They were pop for sure but considerably more enigmatic than their label mates and it must be said less successful. Still, the label backed them for their second album which was a much closer reflection of their musical mission. Unfortunately, "It's My Life" was not a particular success in the UK despite the strong title track and its equally powerful follow-ups "Dum Dum Girl" and "Such A Shame". None of these made the UK Top 40 but did find an audience in Continental Europe where the album proved to find a much more willing audience.


This sophomore album already showed how the band were much keener in opening up the possibilities of how they could create a far more organic sound combined with a softer vocal approach. Mark Hollis had emerged originally from the punk scene and the first album still bears the mark of his more strident singing style (listen to their eponymous single - much more Elvis Costello than Visage for sure).


By the time of "It's My Life" he had developed his recognisable more haunting singing voice and it is very much another of the layers to the overall soundscape of Talk Talk rather than the spotlight.


This change in direction would reach its commercial zenith with their third album "Colour Of Spring" released two years later in 1986, where synths would put to the side and a far more natural feel was given to the sound.


From Lee Harris's opening drum pattern on "Happiness Is Easy", it is quite clear that you are about to hear something far more challenging from the band than previously produced. Indeed, there is something in the drum sound on this album that is unlike any other I can recall - and certainly from that vintage - in that it seems almost warm. There is no doubt that it is hit hard but you can almost hear and feel each vibration of stick on drum head. It permeates the album and gives it a very thematic character. I look to my drumming correspondents to tell whether this is good or bad but I know I like it - they will doubtless laugh when I say the other place I hear something similar is with Mick Fleetwood's playing.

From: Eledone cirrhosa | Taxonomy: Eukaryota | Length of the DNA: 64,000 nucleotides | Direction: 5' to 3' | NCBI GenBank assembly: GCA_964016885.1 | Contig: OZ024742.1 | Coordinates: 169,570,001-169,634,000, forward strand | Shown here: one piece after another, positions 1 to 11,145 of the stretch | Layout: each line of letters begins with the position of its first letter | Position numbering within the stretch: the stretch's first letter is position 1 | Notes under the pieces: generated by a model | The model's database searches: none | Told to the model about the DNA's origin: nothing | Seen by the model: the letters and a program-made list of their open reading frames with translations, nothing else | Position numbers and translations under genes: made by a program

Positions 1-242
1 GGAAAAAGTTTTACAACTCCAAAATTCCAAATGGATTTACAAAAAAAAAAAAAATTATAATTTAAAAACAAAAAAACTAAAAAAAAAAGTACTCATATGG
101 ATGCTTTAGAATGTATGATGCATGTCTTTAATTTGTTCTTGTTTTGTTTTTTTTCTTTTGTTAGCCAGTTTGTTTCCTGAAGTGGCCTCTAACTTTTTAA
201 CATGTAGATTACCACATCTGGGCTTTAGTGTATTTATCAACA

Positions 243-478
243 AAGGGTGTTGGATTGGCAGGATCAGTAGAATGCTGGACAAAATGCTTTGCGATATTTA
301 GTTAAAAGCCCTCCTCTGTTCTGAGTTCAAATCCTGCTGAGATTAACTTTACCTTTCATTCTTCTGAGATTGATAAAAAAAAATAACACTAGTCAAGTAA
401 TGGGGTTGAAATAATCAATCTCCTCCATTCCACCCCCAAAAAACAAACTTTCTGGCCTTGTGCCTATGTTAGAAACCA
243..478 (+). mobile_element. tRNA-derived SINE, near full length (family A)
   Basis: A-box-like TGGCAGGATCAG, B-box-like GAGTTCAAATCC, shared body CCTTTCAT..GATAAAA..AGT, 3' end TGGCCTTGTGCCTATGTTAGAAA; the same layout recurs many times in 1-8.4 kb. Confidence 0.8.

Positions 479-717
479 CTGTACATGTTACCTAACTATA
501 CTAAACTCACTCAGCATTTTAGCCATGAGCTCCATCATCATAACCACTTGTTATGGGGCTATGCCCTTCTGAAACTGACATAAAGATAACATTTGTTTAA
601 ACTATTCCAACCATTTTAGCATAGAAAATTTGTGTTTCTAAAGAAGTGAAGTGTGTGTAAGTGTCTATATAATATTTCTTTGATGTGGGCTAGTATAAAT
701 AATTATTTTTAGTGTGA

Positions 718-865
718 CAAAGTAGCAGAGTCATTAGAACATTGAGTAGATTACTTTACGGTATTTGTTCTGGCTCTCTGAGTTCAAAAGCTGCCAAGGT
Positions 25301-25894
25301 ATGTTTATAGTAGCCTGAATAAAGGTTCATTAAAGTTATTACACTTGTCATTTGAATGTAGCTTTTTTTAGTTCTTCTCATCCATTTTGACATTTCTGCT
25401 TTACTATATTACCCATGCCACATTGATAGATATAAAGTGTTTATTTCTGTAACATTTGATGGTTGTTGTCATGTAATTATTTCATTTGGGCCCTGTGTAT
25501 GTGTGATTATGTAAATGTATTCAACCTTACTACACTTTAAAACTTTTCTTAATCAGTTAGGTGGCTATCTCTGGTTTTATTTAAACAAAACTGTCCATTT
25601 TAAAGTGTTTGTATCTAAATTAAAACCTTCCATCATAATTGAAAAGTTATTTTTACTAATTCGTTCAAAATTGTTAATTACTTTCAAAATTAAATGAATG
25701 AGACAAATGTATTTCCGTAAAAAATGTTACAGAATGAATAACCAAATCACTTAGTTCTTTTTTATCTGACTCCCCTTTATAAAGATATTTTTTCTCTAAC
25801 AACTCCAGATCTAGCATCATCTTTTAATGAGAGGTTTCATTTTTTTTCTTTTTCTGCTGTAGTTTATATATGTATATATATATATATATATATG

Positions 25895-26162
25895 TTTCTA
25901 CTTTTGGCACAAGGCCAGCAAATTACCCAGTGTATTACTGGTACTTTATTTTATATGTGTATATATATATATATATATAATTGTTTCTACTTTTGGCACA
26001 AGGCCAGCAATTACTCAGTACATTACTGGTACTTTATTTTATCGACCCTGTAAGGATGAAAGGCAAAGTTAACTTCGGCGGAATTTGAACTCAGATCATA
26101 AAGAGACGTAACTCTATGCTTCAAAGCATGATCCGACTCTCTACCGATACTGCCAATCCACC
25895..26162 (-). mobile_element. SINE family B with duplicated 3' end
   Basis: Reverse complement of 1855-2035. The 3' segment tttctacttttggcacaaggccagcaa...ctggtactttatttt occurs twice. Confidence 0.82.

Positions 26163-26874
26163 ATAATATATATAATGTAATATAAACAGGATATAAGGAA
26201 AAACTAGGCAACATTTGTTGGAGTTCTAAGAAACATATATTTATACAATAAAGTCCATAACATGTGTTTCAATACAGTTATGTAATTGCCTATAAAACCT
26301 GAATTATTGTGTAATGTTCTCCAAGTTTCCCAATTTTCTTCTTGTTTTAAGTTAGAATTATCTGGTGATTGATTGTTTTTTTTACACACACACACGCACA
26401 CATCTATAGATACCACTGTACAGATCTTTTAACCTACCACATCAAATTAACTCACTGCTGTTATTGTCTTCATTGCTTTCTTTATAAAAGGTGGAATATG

By the end of this opening track, a children's choir has appeared and creates a ghostly call and response effect - St Winifred's they are not - which creates an ambience that is unsettling and yet entirely persuasive.


As I said earlier, Mark Hollis's background had been in the punk movement and that spiky attitude seems to have stuck with him even if his musical style changed. He was a reluctant pop star and an awkward interviewee and as such, regularly had issues with his record company over his chosen direction. Hence, there is some disdain and contempt for authority in a significant amount of his work and perhaps none more so in "I Don't Believe In You" which has a melancholic mood allied with an angry pained vocal that again you would normally associate with a contemporary such as Elvis Costello.